Everything you need to know about how to Register a Trademark in India

Have you ever felt the urge to purchase a product purely because of its association with a brand? The modern consumer in India is well aware of various marks, logos and signs used by various businesses and easily tends to recognise, and associate, such businesses by such marks, logos, and signs. What Indian consumers have lesser awareness of, however, is that such marks, logos, and signs are trademarks, and represent the intellectual property of the businesses they are associated with.  

A trademark is a form of intellectual property which identifies the goods or services of a business (by indicating the source of such goods/services) and distinguishes them from the goods/services of competitors in the market. Since the valuation of any modern business is done both in economic terms and in terms of its ‘brand-equity’ (or ‘brand-identity’), having a trademark significantly helps businesses engage with customers, trade partners and the general public; establish brand recognition/association; and loyalty for their goods or services (and thereby increase profits and compete with contemporaries). Thus, it is advisable for any person/entity seeking to operate a business in India to register a trademark in India. Unfortunately, since many businesses are seemingly unaware of how to register a trademark in India, a primer on trademark registration is provided below, which deals with common queries regarding how to register a trademark name and logo in India and how to register a trademark in India as a startup, and outlines the steps and documents involved in the process.

What is Trademark?

The process of registration of a trademark is conducted in accordance with the Trademarks Act, 1999 (“TMA, 1999”) and the Trade Mark Rules, 2017 (“Rules, 2017”) framed thereunder. As per the statutory definition under Section 2(zb) of the TMA, 1999, a trademark is a mark which is capable of: being represented graphically (viz. any symbol word, logo, name, device, label) including but not limited to the shape of goods, their packaging and combination of colours; and is capable of distinguishing the goods/services of its proprietor from those of others. A trademark should have been used or should be proposed to be used in a way that indicates a connection in the course of trade between the goods or services of a proprietor.

Documents Required for Trademark Registration

1. Power of Attorney (PoA)

Although any individual or entity can file an application for registration of a trademark, it is advisable to engage a competent and experienced trademark counsel, or agent, to prepare and file a trademark application in India on one’s behalf. This is important to ensure that a trademark application is prepared comprehensively and filed precisely. In order to engage a trademark counsel/agent for filing of trademark, a PoA document (in the prescribed format) is needed to be signed by the applicant and submitted along with the trademark application (to authorize the relevant counsel or agent for filing/prosecuting the trademark application).

2. Trademark Application

The trademark registration process primarily involves preparing and filing a trademark application before the Indian Trade Marks Registry (“Registry”). Such application should depict the mark and detail the goods/services for which registration is sought and contain particulars like the date of the earliest use of the mark (if any) and name/ address of the applicant and trademark counsel/agent (if any).

Kinds of Trademark Application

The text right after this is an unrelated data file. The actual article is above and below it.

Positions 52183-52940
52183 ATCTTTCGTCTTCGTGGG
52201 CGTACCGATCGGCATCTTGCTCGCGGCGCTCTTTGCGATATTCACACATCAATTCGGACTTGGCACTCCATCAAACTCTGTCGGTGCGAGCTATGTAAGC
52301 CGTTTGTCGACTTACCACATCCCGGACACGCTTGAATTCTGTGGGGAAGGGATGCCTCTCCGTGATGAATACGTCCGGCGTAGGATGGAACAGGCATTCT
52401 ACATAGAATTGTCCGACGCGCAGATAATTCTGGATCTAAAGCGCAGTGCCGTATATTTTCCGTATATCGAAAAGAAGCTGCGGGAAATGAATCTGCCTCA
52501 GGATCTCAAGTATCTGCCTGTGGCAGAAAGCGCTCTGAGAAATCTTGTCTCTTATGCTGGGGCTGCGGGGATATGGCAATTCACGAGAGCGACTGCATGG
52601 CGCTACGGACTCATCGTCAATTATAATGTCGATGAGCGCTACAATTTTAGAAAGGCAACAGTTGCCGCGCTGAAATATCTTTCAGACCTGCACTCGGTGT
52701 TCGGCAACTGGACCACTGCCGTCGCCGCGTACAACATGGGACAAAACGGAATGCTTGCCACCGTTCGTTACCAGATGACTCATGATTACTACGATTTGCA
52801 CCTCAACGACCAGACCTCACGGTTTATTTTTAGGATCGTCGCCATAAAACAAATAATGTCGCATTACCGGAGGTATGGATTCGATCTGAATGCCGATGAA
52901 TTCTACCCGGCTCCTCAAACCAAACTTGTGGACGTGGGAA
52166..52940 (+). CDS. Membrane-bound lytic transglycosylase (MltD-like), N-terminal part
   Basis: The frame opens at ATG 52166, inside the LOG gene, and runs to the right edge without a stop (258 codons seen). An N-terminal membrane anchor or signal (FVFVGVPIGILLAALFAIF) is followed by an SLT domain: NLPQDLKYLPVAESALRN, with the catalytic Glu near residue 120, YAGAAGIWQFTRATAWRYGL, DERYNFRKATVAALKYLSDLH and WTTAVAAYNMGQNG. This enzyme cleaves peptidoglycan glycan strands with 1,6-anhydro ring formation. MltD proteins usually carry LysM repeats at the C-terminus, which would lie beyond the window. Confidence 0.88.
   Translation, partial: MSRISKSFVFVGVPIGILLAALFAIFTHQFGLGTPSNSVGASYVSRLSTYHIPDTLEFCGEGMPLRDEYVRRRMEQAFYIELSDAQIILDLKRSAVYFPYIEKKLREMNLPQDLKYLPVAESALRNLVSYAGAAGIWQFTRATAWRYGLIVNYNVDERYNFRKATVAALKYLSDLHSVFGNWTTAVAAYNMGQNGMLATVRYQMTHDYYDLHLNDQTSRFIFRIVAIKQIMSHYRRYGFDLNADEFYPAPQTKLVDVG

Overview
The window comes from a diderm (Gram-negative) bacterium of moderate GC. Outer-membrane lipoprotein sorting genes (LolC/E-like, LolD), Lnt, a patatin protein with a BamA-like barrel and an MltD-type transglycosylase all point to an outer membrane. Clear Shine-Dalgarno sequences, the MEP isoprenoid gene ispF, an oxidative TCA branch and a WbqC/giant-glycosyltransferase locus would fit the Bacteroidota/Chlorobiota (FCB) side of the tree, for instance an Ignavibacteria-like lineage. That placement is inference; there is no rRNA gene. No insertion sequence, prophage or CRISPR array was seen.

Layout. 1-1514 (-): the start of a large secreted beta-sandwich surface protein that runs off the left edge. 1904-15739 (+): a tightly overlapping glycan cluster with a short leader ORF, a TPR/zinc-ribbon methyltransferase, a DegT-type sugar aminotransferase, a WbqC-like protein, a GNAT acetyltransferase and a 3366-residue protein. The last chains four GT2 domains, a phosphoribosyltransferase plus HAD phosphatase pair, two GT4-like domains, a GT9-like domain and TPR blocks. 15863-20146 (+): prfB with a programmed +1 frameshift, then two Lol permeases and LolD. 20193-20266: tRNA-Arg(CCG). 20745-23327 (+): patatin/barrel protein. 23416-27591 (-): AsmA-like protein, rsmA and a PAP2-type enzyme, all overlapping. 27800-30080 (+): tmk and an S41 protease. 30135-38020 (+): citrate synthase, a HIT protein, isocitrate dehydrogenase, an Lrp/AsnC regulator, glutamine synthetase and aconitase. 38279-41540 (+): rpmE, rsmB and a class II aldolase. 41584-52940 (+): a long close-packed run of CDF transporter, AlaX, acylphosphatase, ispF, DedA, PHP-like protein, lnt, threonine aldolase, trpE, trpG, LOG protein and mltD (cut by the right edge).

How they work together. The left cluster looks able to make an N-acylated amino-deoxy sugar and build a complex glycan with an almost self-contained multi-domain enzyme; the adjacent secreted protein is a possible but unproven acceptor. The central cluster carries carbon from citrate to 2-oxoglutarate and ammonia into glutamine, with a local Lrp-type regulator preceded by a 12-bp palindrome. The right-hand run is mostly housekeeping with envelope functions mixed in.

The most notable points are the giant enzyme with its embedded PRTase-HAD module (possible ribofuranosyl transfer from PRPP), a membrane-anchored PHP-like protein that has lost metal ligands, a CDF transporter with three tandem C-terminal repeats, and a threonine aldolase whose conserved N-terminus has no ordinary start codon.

An ordinary trademark application can be filed for a single class of goods or services in India, or in more than one class of goods and services in accordance with Section 18(2) of the TMA, 1999.

A convention application (also called ‘priority application’) is an application for registration of a trademark which can be filed claiming priority from a notified convention country in accordance with Section 154 of TMA, 1999. As per the relevant provision, if any trademark application is filed in a convention country, and thereafter, its applicant files a priority application for registration of the same trademark in India within six (6) months (from the date of the application filed in the convention country) then the priority application filed in India will be registered as of the same date on which an application was filed in the convention country. A priority application can also be filed for a single class or multiple classes of goods/services.

Apart from the aforementioned applications, trademark applications can also be filed in India for series trademarks, collective trademarks, and certification trademarks.

3. User Affidavit

A trademark application can be filed along with a claim of prior use of a trademark, or on a proposed-to-be-used basis. The TMA, 1999 mandates that when a trademark application is filed with the claim of prior use, the applicant must file an Affidavit of Prior Use/User Affidavit (which primarily comprises a written undertaking from the applicant that the prior ‘usage date’ claimed in the applicant’s trademark application is true and correct and not a false date). A User Affidavit must necessarily be submitted along with documentary evidence attesting to and showing the use of a mark from the ‘usage date’ claimed in the application.

Steps to register a Trademark

The following steps are involved in the process of trademark registration in India:

Before applying for registration of any trademark, it is useful (and recommended) to conduct a trademark search to identify if any similar or identical third-party trademarks already exist in the trademarks register (maintained by the Registry).

If there are many similar/identical marks to a proposed trademark, it runs the risk of being refused by the Registry or opposed by the proprietor(s) of such similar/identical mark(s). Thus, a trademark search allows a potential applicant to obtain a preliminary understanding of their chances of obtaining a registration for a trademark and to avoid filing an application for a trademark that has relatively lesser chances of being granted registration (and avoid unnecessary costs). A trademark search can be conducted by visiting the official website of the Trade Marks Registry or through third-party specialized software. It is beneficial to seek a professional opinion to ascertain the chances of registrability of a mark and for suggestions on alternative avenues in case of various pre-existing similar/identical trademarks.